. When you come up short, let the pressure build and don’t dip into your savings or investments. Use the pressure to inspire your financial genius to come up with new ways of making more money and then pay your bills. You will have increased your ability to make more money as well as your financial intelligence. ; : So many times I have gotten into financial hot water, and used my brain to create more income, while staunchly defending the assets in my asset column. My bookkeeper has screamed and dived for cover, but I was like a good trooper defending the fort, Fort Assets.

Poor people have poor habits. A common bad habit is innocently called “Dipping into savings.” The rich know that savings are only used to create more money, not to pay bills.

I know that sounds tough, but as I said, if you’re not tough inside, the world will always push you around anyway.

If you do not like financial pressure, then find a formula that works for you. A good one is to cut expenses, put your money in the bank, pay more than your fair share of income tax, buy safe mutual funds and take the vow of the average. But this violates the “pay yourself first” rule.

The rule does not encourage self-sacrifice or financial abstinence. It doesn’t mean pay yourself first and starve. Life was meant to be enjoyed. If you call on your financial genius, you can have all the goodies of life, get rich and pay bills, without sacrificing the good life. And that is financial intelligence.

  1. PAY YOUR BROKERS WELL: The power of good advice. I often see people posting a sign in front of their house that says, “For Sale by Owner.” Or I see on TV today many people claiming to be “Discount Brokers.”

My rich dad taught me to take the opposite tack. He believed in paying professionals well, and I have adopted that policy also. Today, I have expensive attorneys, accountants, real estate brokers and stockbrokers. Why? Because if, and I do mean if, the people are professionals, their services should make you money. And the more money they make, the more money I make.

We live in the Information Age. Information is priceless. A good broker should provide you with information as well as take the time to educate you. I have several brokers who are willing to do that for me. Some taught me when I had little or no money, and I am still with them today.

What I pay a broker is tiny in comparison with what kind of money I can make because of the information they provide. I love it when my real estate broker or stockbroker makes a lot of money. Because it usually means I made a lot of money.

A good broker saves me time in addition to making me money-as when I bought the piece of vacant land for $9,000 and sold it immediately for over $25,000, so I could buy my Porsche quicker.

A broker is your eyes and ears to the market. They’re there every day so I do not have to be. I’d rather play golf.

Also, people who sell their house on their own must not value their time much. Why would I want to save a few bucks when I could use that time to make more money or spend it with those I love? What I find funny is that so many poor and middle class people insist on tipping restaurant help 15 to 20 percent even for bad service and complain about paying a broker 3 to 7 percent. They enjoy tipping people in the expense column and stiffing people in the asset column. That is not financially intelligent.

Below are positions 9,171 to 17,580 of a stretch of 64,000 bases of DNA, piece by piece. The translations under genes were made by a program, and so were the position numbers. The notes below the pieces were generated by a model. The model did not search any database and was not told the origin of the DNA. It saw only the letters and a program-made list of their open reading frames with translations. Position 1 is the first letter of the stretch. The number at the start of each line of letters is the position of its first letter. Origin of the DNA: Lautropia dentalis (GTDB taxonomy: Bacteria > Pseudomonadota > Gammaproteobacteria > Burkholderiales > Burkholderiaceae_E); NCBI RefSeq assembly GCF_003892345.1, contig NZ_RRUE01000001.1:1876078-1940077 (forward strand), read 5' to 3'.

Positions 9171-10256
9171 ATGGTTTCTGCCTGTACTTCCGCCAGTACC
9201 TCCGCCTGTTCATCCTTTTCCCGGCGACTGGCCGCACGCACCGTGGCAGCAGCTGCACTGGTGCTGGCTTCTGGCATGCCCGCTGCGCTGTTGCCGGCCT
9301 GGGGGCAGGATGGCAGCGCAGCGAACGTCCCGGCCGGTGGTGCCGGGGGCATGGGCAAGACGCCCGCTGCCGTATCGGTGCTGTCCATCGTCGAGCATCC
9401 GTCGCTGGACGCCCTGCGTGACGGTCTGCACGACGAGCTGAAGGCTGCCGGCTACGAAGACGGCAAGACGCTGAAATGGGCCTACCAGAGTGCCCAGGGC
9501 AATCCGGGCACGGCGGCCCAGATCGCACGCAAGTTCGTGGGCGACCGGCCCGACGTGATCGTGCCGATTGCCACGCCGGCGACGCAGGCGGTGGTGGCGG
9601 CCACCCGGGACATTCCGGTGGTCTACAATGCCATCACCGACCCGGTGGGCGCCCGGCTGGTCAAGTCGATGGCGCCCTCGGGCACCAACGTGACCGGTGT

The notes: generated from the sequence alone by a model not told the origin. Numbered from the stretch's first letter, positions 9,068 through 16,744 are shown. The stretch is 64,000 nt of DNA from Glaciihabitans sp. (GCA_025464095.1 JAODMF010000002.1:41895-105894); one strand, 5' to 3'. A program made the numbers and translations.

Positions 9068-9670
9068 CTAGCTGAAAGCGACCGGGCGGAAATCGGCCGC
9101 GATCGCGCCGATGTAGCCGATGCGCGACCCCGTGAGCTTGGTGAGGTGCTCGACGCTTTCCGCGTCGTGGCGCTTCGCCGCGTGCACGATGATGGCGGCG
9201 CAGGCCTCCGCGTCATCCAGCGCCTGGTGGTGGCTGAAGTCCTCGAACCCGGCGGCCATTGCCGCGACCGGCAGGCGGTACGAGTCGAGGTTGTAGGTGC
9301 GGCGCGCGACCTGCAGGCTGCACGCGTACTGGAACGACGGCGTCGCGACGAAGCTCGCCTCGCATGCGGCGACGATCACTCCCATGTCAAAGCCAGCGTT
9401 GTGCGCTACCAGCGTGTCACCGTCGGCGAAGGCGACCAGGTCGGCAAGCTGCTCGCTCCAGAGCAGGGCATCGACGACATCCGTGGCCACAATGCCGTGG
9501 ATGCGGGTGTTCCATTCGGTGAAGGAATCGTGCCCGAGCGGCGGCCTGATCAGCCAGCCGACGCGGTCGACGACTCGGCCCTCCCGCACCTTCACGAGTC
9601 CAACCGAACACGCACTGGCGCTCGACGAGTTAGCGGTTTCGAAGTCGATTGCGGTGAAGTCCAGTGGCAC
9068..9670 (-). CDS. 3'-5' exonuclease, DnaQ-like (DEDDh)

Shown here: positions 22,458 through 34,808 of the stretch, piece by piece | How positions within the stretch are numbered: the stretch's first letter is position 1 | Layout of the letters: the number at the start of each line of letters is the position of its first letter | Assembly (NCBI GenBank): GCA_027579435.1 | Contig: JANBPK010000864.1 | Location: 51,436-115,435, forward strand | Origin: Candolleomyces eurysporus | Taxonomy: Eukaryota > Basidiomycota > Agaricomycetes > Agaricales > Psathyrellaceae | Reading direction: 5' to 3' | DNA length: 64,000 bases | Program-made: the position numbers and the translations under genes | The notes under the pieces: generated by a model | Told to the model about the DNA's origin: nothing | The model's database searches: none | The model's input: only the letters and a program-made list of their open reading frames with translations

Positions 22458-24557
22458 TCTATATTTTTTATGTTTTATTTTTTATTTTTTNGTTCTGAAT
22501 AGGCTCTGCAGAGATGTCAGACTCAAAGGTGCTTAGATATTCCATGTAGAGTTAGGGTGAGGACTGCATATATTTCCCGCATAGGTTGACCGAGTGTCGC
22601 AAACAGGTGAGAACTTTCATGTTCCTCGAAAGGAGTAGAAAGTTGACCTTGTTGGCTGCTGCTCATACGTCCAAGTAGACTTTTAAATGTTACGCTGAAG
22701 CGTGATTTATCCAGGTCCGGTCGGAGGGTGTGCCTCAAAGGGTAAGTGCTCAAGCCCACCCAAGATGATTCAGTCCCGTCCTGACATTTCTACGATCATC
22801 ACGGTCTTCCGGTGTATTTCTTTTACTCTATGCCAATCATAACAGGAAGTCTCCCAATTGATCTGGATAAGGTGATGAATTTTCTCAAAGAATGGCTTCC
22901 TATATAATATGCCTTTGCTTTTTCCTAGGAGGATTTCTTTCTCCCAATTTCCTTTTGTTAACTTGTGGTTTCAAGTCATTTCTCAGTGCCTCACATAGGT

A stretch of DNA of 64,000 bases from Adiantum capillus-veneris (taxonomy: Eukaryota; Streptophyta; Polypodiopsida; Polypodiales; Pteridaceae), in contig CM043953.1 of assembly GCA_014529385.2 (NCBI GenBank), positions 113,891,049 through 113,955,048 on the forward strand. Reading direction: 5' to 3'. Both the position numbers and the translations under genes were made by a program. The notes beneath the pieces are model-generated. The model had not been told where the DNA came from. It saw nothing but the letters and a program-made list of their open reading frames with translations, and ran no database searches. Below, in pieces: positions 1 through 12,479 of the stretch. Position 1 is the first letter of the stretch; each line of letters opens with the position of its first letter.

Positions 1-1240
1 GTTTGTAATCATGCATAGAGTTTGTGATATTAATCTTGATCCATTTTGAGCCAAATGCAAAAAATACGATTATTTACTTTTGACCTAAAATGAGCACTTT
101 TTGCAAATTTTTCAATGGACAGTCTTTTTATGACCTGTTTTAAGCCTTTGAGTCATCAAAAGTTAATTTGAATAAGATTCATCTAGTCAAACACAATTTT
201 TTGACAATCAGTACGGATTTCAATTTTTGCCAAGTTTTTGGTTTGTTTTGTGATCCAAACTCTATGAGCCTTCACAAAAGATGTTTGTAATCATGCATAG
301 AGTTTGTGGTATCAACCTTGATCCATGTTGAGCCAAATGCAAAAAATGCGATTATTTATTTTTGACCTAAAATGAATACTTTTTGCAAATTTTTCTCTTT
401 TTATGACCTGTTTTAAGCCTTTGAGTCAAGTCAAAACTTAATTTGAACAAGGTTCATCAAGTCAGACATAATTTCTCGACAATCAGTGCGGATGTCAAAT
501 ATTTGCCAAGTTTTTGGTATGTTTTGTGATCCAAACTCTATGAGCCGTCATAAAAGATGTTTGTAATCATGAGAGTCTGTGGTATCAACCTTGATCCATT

All brokers are not created equal. Unfortunately, most brokers are only salespeople. I would say the real estate salespeople are the worst.

They sell, but they themselves own little or no real estate. There is a tremendous difference between a broker who sells houses and a broker who sells investments. And that is true for stock, bond, mutual fund and insurance brokers who call themselves financial planners. As in the fairy tale, you kiss a lot of frogs to find one prince. Just remember the old saying, “Never ask an encyclopedia salesperson if you need an encyclopedia.” When I interview any paid professional, I first find out how much property or stocks they personally own and what percentage they pay in taxes. And that applies to my tax attorney as well as my accountant. I have an accountant who minds her own business. Her profession is accounting, but her business is real estate. I used to have an accountant that was a small business accountant, but he had no real estate. I switched because we did not love the same business.

Find a broker who has your best interests at heart. Many brokers will .’; spend the time educating you, and they could be the best asset you find. Just be fair, and most of them will be fair to you. If all you can think about is cutting their commissions, then why should they want to be around you? It’s just simple logic.

As I said earlier, one of the management skills is the management of people. Many people only manage people they feel smarter than and they have power over, such as subordinates in a work situation. Many middle managers remain middle managers, failing to get promoted because they know how to work with people below them, but not with people above them. The real skill is to manage and pay well the people who are smarter than you in some technical area. That is why companies have a board of directors. You should have one, too. And that is financial intelligence.